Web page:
A little something for your Sunday morning

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Nothing polish- or makeup-related, though.  Just a lovely, touching little film that you may have never seen.

As I’ve mentioned too many times to count, I love movies, films, whatever you want to call them.  And I think the short film is an often an unappreciated subcategory.

If you’ve got twelve minutes today, here’s an animated short that won the Oscar in 2009, La Maison en Petits Cubes.  Despite its French name, it was made by a group of Japanese artists, and there is no spoken dialogue nor subtitles you have to read.  The soundtrack is simple yet hauntingly lovely.

Or a clickable link:  http://youtu.be/aY6-hXdjwpw

Some people wigged out, thinking this was a social commentary on global warming, but nothing could be further from the truth.  The water is symbolic — I think it symbolizes time.  The main character’s house, built of so many petits cubes, is his life.  Haven’t you ever felt like your life is a series of rooms or chapters or train cars or whatever, one after the other — connected yet separate?

And haven’t you ever been, say, looking at an old photo album and almost feel like you’re there, in the past?  Then you look up and are surprised to see you’re in the here and now.

The film is slow to start but really gets going at about the five-minute mark.  Still, you need the background the first few minutes provide.  And I cry every time I watch it.

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3 responses »

  1. Gorgeous. Although I think my appreciation value would be a touch higher if my eldest boy cat didn’t walk across the keyboard in the middle of it.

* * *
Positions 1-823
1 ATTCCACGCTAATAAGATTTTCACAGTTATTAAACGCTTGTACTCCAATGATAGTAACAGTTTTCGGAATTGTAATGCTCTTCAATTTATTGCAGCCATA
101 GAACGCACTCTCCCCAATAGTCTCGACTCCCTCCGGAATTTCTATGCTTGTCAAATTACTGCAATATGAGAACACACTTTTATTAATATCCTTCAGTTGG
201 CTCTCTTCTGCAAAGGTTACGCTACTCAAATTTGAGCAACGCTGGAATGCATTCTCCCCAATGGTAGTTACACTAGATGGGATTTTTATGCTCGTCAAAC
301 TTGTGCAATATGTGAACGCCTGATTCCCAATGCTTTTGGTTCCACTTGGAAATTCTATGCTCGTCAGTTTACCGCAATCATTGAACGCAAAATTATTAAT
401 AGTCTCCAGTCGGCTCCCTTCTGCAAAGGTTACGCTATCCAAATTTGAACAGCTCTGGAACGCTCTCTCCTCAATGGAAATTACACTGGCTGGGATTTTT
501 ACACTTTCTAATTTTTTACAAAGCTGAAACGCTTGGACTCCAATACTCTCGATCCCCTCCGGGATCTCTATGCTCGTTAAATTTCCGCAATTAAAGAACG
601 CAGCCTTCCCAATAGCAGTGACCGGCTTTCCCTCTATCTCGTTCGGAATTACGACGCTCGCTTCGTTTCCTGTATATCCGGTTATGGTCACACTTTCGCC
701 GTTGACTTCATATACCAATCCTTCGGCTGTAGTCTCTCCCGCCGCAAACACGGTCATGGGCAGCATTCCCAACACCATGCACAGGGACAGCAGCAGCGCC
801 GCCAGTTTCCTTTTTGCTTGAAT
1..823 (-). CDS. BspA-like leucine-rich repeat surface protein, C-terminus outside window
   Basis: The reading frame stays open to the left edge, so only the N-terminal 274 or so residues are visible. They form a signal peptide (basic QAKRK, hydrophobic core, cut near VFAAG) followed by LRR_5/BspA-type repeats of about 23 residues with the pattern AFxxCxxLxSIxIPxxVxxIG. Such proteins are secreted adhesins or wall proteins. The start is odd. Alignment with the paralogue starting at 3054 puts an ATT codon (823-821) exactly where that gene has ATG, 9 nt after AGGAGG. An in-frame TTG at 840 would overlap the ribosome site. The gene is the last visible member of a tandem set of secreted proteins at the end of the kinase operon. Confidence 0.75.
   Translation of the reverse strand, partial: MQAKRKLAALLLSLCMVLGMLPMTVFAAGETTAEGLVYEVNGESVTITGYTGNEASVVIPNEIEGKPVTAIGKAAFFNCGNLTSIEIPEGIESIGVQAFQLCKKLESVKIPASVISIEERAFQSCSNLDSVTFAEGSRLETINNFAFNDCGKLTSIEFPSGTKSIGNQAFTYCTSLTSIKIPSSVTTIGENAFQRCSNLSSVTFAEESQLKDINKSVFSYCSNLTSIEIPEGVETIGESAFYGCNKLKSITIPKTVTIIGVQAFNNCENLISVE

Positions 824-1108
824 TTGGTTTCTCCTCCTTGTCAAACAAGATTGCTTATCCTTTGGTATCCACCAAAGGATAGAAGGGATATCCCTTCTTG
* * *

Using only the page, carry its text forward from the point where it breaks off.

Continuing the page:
Reply
  2. This was actually quite lovely. I watched it this morning with my morning coffee, but since I had to rush off and get ready for the day, I had decided I wanted to see it once again later in the day when I wasn’t so rushed. It does seem like life is made up like a series of chapters, like you said. I think I can definitely relate to that, being the age that I am, and looking back more now at so many “chapters” of my life. And, the familiar feeling of loss and yearning for days long past. I loved the sweetness of the old man, straightening his pictures, and the image of all those memories taking him back. Even as he was reaching out with his wine glass feeling the moment, the times he shared that moment with one no longer there. It was simple, but beautiful. Showing the joy mixed with the sorrow and sadness. Thanks for sharing.

    Reply
  3. I finally got a chance to watch this today and it was absolutely lovely – sad, but lovely. I think water has always been symbolic of our feelings/emotions, because our emotions, like water, are always changing; from violent to peaceful, volatile to calm, deep to shallow, etc. etc. We can even drown in them or choose to rise above them. This movie, to me, depicts a person who could never let go of his previous life and happiness, and in so doing, never allowed himself to find a new life and new reasons to be happy. In other words, he is surviving, but not really living. I pray that if such a tragedy would happen to me that I’d choose to LIVE, and that those that I might leave behind would choose to live, too. Thank you for sharing this! XOXOXO

    Reply

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